WASHINGTON (Reuters) - Commercial ships traversing the Gulf of Aden and the Indian Ocean should be armed to defend themselves against marauding Somali pirates because international warships can’t do the whole job and won’t be there forever, a top U.S. Navy admiral said on Thursday.
Seaborne gangs of pirates have stepped up hijack attacks on vessels in recent months, making tens of millions of dollars in ransoms by seizing ships, including tankers, despite the presence of dozens of foreign naval vessels.
“We could put a World War Two fleet of ships out there and we still wouldn’t be able to cover the whole ocean,” said Admiral Mark Fitzgerald, commander of U.S. Naval Forces, Europe and Africa, citing attacks from the Gulf of Aden and the Mozambique Channel to off the coast of India.
Overwhelmed by the scope of the maritime problem, the United States has called for a greater international-led focus on going after the pirate money trail.
Underscoring the financial impact of piracy, Fitzgerald said he was told by Kenyan officials that prime real estate in Mombasa and Nairobi were being “bought up by rich Somalis” who lead clans which control piracy syndicates. He cited a similar investment trend in Ethiopian property.
“The U.S. can’t go this alone,” he said.
Speaking to reporters at the Pentagon, Fitzgerald said it was “incumbent upon the vessels who are sailing the high seas to either protect themselves or accept the dangers.”
Asked if he would recommend that commercial ships arm themselves, Fitzgerald said: “I think they should.”
Some ships already have armed guards on board. Others are using protective devices to try to keep pirates at bay.
“Commercial ships should take appropriate protections ... because we cannot offer 100 percent guarantees of protection as the ships go through,” Fitzgerald said, putting the onus on the maritime industry to decide “how seriously they want to take this on.”
On any given day, between 30 and 40 international ships are involved in anti-pirating efforts in the Somali basin and the western Indian Ocean. That includes five to 10 American vessels, Fitzgerald said.
“Yet we’re still getting piracy incidents happening,” he said, citing the ability of the gangs to “adapt to our tactics” by shifting attacks to areas where there are fewer international patrols, such as near Seychelles or the Mozambique strait.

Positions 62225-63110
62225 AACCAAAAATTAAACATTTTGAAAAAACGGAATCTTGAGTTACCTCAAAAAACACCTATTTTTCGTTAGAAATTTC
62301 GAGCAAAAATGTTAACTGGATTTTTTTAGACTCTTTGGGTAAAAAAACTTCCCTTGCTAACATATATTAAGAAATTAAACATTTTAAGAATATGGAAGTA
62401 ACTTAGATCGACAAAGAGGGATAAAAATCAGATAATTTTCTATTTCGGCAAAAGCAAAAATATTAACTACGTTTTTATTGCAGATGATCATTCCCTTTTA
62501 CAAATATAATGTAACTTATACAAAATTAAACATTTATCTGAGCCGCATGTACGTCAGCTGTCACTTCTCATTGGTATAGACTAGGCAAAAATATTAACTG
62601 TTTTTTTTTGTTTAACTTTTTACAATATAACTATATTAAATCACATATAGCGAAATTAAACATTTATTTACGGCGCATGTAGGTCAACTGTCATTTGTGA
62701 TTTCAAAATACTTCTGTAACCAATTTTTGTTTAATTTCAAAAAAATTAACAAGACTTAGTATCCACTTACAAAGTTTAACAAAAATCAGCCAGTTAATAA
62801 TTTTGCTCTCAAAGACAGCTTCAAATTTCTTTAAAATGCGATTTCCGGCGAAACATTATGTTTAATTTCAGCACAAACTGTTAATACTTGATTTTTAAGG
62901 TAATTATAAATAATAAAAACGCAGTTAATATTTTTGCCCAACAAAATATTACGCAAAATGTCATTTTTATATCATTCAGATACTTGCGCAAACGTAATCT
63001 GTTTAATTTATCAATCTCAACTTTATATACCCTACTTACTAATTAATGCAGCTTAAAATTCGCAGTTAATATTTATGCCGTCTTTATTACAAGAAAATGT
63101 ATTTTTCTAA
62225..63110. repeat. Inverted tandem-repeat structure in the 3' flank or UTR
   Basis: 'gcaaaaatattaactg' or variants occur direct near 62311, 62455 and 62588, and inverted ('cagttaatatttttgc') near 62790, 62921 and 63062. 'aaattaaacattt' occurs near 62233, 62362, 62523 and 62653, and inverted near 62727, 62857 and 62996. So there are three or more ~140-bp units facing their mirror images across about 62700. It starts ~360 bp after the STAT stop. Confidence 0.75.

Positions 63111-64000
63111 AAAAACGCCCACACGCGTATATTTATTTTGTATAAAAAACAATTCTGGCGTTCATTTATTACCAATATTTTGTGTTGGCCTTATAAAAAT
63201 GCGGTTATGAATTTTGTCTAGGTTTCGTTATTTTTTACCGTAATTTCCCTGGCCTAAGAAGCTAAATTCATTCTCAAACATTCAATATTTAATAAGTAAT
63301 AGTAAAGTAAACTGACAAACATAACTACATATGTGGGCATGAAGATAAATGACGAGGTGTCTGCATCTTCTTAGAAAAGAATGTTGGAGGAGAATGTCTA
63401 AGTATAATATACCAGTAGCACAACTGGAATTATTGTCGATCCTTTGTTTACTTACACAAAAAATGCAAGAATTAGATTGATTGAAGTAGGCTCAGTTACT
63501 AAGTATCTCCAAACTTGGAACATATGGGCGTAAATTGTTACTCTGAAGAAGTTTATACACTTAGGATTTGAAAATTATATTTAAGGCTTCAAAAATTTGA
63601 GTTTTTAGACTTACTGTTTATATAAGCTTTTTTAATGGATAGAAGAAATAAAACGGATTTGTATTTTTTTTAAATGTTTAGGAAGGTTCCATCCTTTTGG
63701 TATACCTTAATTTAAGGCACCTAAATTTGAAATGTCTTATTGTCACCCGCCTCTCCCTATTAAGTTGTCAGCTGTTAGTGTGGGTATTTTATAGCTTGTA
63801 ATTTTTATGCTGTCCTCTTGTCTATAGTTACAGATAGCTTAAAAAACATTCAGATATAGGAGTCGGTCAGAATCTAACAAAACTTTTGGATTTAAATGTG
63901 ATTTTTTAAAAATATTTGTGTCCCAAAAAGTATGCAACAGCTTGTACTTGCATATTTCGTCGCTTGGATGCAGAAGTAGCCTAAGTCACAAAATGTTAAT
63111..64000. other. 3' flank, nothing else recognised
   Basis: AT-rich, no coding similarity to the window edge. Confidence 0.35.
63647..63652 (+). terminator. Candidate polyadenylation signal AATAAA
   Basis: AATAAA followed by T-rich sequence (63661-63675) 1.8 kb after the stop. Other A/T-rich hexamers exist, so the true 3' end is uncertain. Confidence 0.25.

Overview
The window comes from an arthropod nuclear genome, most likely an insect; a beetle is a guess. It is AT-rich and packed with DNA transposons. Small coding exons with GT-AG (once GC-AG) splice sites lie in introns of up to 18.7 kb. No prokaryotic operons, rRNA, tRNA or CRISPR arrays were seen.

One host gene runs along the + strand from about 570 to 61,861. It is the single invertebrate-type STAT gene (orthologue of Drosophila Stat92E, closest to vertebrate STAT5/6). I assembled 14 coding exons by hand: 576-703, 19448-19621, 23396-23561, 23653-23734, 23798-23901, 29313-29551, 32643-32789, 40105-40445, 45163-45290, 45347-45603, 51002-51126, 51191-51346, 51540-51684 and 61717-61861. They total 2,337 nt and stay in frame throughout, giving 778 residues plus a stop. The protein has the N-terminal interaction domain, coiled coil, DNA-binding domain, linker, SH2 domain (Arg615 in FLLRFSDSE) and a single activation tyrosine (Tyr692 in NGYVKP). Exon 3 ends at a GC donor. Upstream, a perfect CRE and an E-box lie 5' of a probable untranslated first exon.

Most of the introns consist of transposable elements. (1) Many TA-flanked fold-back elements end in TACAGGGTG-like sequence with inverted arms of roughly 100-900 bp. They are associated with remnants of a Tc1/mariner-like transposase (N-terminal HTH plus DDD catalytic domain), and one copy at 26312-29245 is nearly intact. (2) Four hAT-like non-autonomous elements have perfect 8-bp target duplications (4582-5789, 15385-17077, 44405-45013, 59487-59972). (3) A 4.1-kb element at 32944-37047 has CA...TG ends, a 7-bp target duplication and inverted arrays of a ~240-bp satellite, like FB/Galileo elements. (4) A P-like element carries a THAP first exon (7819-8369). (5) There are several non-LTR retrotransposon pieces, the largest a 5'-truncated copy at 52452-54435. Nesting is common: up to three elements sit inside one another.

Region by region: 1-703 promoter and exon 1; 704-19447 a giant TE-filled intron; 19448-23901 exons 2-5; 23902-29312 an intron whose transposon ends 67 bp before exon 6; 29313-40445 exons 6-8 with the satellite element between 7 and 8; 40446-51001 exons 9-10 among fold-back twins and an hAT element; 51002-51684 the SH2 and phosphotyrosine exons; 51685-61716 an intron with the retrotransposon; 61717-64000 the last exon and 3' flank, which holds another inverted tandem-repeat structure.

“I don’t think we can sustain the level of operation that we have down there forever,” Fitzgerald said, noting that the daily patrols were limiting the number of U.S. Navy ships available for other priorities.
“It tends to concentrate all of our fleet logistics in that one area,” Fitzgerald said. “I’d much rather be able to use those ships in other areas for doing other things.”
“It costs a lot of money to keep ships down there. It’s a lot of wear-and-tear on the ships themselves. And there are other things going on in the world,” he added.
The recent capture of five suspected pirates by the U.S. warship Nicholas, in the Indian Ocean west of the Seychelles, has put a spotlight on the thorny issue of how and where to try and jail Somalis who are taken into custody.
“Catch and release is not a very good option,” Fitzgerald said, noting that Kenya has decided not to take any more captured pirates. “How do we deal with this? We’ve got to come to some kind of solution.”
Fitzgerald said officials with the U.S. departments of State and Justice were trying to come up with a plan for those being held on the USS Nicholas.
Reporting by Adam Entous; editing by Patricia Wilson and Eric Beech
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